To investigate cell differentiation influenced by the various PRFs, the amount of protein and DNA was measured which can be used as a measure for differentiation. Osteoblasts cultured with conditioned medium derived from i-PRF differentiated more than osteoblasts cultured with conditioned medium derived from L-PRF at day 7 (Figure 4A). No other differences were found between the different conditions and time points (Figure 4).

PRF typesFIGURE 4. Cell differentiation. (A) Day 7 of culture. (B) Day 14 of culture. Box plots are illustrating the max, the min interquartile range and the median. *p < .05.

3.5 Different PRF conditions do not induce higher proliferation of osteoblasts

There was a significantly higher number of cells at 7 days and 14 days compared with day 0 (p < .05) in all groups (Figure 5). There were no statistically significant differences between the different conditions. Moreover, no statistically significant differences were found between the number of cells on days 7 and 14.

DNA proliferationFIGURE 5. Proliferation after 7 and 14 days. The total amount of DNA content per well is illustrated. *p > .05.

3.6 More mineralization was found in the cell cultures with conditioned medium derived from A-PRF+

A descriptive evaluation was performed by an experienced cell biologist (I.J.). The cell cultures with conditioned medium from A-PRF+ showed more mineralization compared with. Cultures with conditioned medium derived from L-PRF and i-PRF showed almost no staining for minerals. Hematoxylin–eosin staining showed that less cells were present in the L-PRF and i-PRF conditions. An example of three donors is shown in Figure 6.

L-PRF and I-PRFFIGURE 6. Hematoxylin–eosin staining (A) combined with alizarin red (B) staining at day 28 of culture. Image captured under optical microscope with a magnification. Note the decreased number of cells in plates L-PRF 1, 2, and i-PRF in plates 3. Example of cell cultures from three patients.


The aim of this study was to investigate the effect of three different PRF preparation protocols on an osteoblast-like cell line in vitro. We showed that conditioned medium of A-PRF+ resulted in increased mineral deposition after 28 days of culturing compared with the control cultures without any PRF-conditioned medium. Mineralization and calcium deposition is a sign that the cells differentiate to bone-forming cells. Thus, it seems that A-PRF+, more than other PRF preparations, can promote the functional differentiation of the osteoblast-like cells. An explanation for these favorable results could be that in A-PRF+, due to the different preparation protocol, the amount of growth factors is higher or more complex than for other PRF preparations. The chemokines and cytokines released by the entrapped leukocytes in the PRF membrane could promote the maturation of osteoblasts, resulting in elevated calcium levels and minerals deposition. Interestingly, cultures with conditioned medium from L-PRF and i-PRF showed minimal mineralization; visualization under the microscope and staining with hematoxylin/eosin showed that the number of osteoblast-like cells in the cultures with these latter two preparations was less compared with the other conditions (Figure 6). A possible explanation for this is that the cells cultured with L-PRF and i-PRF-conditioned medium proliferated much faster which results in overgrowth and subsequent detachment of the cells and the deposited mineral. Unfortunately, we have no data on cell numbers in the various cultures beyond day 14.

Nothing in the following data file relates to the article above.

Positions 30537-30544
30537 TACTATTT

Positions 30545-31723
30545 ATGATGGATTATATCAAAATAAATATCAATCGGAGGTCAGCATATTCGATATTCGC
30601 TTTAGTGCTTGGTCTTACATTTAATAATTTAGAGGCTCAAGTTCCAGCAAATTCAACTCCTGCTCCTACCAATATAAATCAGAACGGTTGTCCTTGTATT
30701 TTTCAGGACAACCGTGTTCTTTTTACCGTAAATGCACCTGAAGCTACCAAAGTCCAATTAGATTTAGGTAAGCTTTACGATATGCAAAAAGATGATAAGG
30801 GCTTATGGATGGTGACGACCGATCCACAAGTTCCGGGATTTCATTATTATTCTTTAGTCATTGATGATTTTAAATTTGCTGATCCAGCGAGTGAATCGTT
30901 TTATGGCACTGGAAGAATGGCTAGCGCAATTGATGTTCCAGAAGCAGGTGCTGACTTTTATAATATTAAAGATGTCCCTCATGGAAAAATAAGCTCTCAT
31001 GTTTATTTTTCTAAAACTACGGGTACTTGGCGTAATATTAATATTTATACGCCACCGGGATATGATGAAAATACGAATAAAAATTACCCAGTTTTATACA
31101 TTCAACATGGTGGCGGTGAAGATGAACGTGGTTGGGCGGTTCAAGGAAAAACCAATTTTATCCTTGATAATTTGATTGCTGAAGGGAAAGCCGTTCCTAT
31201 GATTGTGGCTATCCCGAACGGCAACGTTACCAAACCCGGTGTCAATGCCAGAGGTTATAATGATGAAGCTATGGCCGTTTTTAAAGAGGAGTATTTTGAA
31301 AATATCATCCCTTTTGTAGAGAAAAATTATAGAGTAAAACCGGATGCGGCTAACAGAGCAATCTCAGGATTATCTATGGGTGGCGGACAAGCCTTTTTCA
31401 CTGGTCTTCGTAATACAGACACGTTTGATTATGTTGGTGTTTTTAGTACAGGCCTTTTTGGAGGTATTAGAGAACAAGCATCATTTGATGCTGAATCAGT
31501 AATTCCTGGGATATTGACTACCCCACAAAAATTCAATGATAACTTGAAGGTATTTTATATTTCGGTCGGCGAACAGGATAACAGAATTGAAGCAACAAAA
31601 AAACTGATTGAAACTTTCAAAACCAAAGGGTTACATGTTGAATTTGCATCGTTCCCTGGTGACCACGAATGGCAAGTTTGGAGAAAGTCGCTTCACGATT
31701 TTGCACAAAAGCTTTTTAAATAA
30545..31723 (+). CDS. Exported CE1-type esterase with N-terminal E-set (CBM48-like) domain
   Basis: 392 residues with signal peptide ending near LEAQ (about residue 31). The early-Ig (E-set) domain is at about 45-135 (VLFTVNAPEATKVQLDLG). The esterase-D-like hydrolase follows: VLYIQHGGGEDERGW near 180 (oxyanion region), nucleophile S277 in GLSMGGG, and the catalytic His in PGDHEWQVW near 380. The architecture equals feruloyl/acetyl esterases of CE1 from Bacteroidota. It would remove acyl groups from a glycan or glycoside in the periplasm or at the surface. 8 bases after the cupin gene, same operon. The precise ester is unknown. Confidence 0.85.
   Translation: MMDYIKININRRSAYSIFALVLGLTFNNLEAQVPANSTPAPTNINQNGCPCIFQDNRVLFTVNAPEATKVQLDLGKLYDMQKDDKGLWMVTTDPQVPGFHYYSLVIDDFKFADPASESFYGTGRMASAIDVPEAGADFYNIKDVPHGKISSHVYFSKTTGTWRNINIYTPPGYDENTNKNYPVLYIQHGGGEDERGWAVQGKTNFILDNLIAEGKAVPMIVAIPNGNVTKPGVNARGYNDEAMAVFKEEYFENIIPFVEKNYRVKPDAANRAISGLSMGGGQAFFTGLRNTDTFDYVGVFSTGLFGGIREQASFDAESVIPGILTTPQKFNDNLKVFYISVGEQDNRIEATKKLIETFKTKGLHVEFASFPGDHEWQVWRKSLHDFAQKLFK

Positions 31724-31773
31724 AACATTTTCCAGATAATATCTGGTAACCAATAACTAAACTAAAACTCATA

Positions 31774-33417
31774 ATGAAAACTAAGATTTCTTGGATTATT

These observations are complex to interpret. Our findings are different from those of Wang et al. who showed that i-PRF induced the proliferation and the osteoblast differentiation of human primary osteoblasts significantly more at 3 and 5 days compared with the control groups. The different results may be due to other research designs and individual variations in the time intervals between blood sample centrifugation and cell culture treatment. We used in our study osteoblast-like cells from a cancer cell line, while they used primary human osteoblasts. As is known, cancer cells have their own metabolism and will undoubtedly have mutations in cell pathways that are usually targeted by large T antigens. In our study, we analyzed cell proliferation at days 7 and 14, while in the study by Wang et al., cell proliferation was analyzed at days 3 and 5. For future experiments, the differences in cell proliferation can be followed by shortening the time (for example, days 3, 5, and 7) of the cell culture so that there is no overgrowth of cells in the well-plates, which can cause cell death.